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Red Planet Fever: Insight Probes and the Most Successful Mission to Mars

(ANSA) – Spacecraft Insight from NASA opened its solar panels today, culminating in the absolute landfall of a device Mars, even with the shipment of his first "selfie". Following from around the world, ranging from personal computers, from home to huge Time Zone screens, live streaming on the Internet, where Insight was positioned on Mars, undoubtedly helped raise the red planet's fever, which is always higher in recent months.

For half a century ago, the passion was reiterated, half the science fiction and the desire to discover new boundaries in space exploration. On Thursday, in New York, the Sotheby's house is about to auction the three fragments of lifelong stones captured by the Apollo missions on Earth, a dream come true for future missions projects that will return to the Moon with a view to landing, then on Mars.

The possibility that one day one can walk on another planet and even build from colonies ignite the imagination. Meanwhile, after the movie "The Martian" red planet returns as a science fiction myth. Compared to the 50s, the difference is that now everything is completely realistic.

For example, it's a fact that with the arrival of Insight there are three vehicles that simultaneously operate on the Mars surface, sending data to Earth. In addition to the newly arrived spacecraft, NASA has the potential and curiosity. A similar coincidence took place only for a short time in 2008, when Opportunity explored Mars with its "brother" Spirit, which stopped operating in 2010, and Phoenix, which ceased to contact ground in November 2008. Then there are eight vehicles active in the Mars Orbit, including two mini satellites that topped Insight on Mars.

In this scenario, the space vehicle that just arrived on Mars's soil controls all of its subsystems through high-tech testing and soon begins to view its cameras. Images that will be sent to Earth will help determine the optimal points for positioning the Sizgar and probe thermometers that measure the temperature of the planet to a depth of five meters.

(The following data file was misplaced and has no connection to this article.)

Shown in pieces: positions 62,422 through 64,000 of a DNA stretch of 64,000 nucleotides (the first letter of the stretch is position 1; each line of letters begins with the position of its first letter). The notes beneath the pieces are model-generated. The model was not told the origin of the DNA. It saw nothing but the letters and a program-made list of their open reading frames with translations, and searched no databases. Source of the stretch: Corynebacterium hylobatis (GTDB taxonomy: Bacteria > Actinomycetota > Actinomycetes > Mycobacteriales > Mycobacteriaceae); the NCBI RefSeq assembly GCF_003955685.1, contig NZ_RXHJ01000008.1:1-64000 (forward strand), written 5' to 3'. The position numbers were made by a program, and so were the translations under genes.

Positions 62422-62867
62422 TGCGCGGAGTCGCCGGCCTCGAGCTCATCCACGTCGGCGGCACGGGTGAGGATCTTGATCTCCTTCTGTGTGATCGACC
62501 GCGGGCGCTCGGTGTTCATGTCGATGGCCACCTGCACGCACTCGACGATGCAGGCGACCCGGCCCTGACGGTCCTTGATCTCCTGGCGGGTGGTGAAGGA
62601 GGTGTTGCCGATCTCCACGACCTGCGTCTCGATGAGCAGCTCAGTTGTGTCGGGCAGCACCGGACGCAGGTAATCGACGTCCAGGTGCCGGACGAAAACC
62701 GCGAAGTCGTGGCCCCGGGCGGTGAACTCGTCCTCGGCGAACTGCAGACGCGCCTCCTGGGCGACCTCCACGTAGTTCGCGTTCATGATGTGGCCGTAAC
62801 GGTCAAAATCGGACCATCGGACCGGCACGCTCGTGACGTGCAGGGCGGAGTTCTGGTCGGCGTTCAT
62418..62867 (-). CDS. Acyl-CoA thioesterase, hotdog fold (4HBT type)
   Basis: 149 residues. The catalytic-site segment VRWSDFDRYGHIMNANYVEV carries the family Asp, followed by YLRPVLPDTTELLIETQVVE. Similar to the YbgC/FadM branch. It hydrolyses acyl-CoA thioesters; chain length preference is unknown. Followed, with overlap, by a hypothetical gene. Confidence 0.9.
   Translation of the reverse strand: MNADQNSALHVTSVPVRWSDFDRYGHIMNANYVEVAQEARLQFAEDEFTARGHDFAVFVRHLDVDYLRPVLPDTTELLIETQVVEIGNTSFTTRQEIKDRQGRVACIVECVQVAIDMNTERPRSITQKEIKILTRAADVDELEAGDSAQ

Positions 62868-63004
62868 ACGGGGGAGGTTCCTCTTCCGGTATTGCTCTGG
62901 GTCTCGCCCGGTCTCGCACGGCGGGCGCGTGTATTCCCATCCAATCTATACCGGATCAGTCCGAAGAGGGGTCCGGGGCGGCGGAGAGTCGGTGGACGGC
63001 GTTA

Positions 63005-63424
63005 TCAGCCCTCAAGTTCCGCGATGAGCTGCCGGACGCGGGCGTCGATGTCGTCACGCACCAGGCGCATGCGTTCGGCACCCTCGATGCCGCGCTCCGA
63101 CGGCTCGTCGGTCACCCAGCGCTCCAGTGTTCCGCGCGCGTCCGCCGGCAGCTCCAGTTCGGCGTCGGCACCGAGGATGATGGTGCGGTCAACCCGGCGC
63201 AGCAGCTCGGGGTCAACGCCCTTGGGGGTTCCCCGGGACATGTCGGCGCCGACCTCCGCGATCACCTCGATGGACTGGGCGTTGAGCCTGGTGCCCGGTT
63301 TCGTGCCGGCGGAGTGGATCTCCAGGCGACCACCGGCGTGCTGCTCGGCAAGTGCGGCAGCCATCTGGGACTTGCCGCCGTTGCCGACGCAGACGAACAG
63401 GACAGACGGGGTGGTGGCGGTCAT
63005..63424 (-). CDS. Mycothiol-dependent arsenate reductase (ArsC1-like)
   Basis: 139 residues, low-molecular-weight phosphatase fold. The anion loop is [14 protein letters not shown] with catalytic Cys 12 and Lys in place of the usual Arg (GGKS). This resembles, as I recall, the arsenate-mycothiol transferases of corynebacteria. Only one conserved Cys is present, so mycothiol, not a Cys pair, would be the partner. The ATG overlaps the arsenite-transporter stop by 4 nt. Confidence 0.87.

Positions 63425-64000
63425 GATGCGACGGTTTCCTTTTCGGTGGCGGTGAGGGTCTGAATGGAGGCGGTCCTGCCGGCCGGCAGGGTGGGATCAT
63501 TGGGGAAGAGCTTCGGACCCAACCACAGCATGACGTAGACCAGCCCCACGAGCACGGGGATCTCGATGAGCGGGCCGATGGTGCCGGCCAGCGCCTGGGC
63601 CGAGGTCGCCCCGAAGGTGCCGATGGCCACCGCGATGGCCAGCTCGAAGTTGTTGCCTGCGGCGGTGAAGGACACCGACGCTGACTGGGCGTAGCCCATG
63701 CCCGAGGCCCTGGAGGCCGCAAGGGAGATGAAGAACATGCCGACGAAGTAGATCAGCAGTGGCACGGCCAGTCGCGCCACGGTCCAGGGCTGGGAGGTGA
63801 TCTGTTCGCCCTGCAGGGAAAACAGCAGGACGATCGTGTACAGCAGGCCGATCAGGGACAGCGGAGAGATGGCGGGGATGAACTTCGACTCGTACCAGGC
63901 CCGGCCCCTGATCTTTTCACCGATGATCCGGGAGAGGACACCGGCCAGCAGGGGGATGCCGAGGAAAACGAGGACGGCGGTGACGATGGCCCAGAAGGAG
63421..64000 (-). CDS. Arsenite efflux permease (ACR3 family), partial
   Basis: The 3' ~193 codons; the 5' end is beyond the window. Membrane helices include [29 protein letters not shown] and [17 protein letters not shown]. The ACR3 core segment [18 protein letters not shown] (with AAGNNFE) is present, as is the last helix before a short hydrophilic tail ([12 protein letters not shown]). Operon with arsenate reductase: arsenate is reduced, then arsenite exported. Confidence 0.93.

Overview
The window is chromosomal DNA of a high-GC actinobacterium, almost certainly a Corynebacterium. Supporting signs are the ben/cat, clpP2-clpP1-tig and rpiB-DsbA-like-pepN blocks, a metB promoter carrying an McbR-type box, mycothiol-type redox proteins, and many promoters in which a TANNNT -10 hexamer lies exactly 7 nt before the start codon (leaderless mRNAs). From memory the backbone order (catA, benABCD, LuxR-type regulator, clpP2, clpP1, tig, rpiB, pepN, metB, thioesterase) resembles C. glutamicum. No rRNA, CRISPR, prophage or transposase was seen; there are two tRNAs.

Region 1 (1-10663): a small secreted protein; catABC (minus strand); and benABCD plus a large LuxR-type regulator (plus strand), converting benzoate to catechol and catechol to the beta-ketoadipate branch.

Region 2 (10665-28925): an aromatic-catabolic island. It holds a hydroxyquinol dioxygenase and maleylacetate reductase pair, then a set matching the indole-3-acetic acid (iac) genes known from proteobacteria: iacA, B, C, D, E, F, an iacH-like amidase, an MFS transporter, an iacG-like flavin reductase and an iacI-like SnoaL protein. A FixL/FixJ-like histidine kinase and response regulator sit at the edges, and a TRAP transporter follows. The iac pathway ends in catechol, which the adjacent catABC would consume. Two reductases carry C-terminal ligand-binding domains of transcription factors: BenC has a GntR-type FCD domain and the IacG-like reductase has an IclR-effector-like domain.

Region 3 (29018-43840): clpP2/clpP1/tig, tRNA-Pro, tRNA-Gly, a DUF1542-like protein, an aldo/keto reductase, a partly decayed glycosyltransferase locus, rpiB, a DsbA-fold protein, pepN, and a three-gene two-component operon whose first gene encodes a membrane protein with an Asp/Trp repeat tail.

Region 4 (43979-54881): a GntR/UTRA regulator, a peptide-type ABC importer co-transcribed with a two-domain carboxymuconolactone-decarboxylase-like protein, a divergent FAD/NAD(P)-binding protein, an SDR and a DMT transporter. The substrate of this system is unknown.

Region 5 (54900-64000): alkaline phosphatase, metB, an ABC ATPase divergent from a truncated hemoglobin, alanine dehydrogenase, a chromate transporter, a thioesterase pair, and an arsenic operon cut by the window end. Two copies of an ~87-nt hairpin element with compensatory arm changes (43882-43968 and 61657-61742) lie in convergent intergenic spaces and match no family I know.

"Although Insight can investigate the Mars surface surface from a geological point of view and will not be able to identify the potential presence of a trace of life, better knowledge of its depths and, in particular, heat transport could provide important information about its habitat," said Daniel Beaulieu, astrobiologist, Tor Vergata of the University of Rome . "This is important given the evidence of the presence of a sub-surface salt lake, so the salt concentration required to maintain liquid water is temperature dependent," he added, referring to the large water lake. Liquid was discovered last July under the Mars South poles glacier He added that this information could help to more precisely define which life forms might have been created and possibly remain in a similar environment.

Meanwhile, the Italian Larry Instrument (Laser Retro-Reflector for InSight), developed by the National Institute of Nuclear Physics (INFN) and the Italian Space Agency (ASI), will become the first of three laser reflectors that will operate on Mars when the European mission arrives.

"Together, they will become the benchmark for unloading future missions," said ASI staff representative Gabriele Mascetti. At the same time, the Larry Laser Detectors will be an exceptional research tool for the study of fundamental physics – the first relativity.

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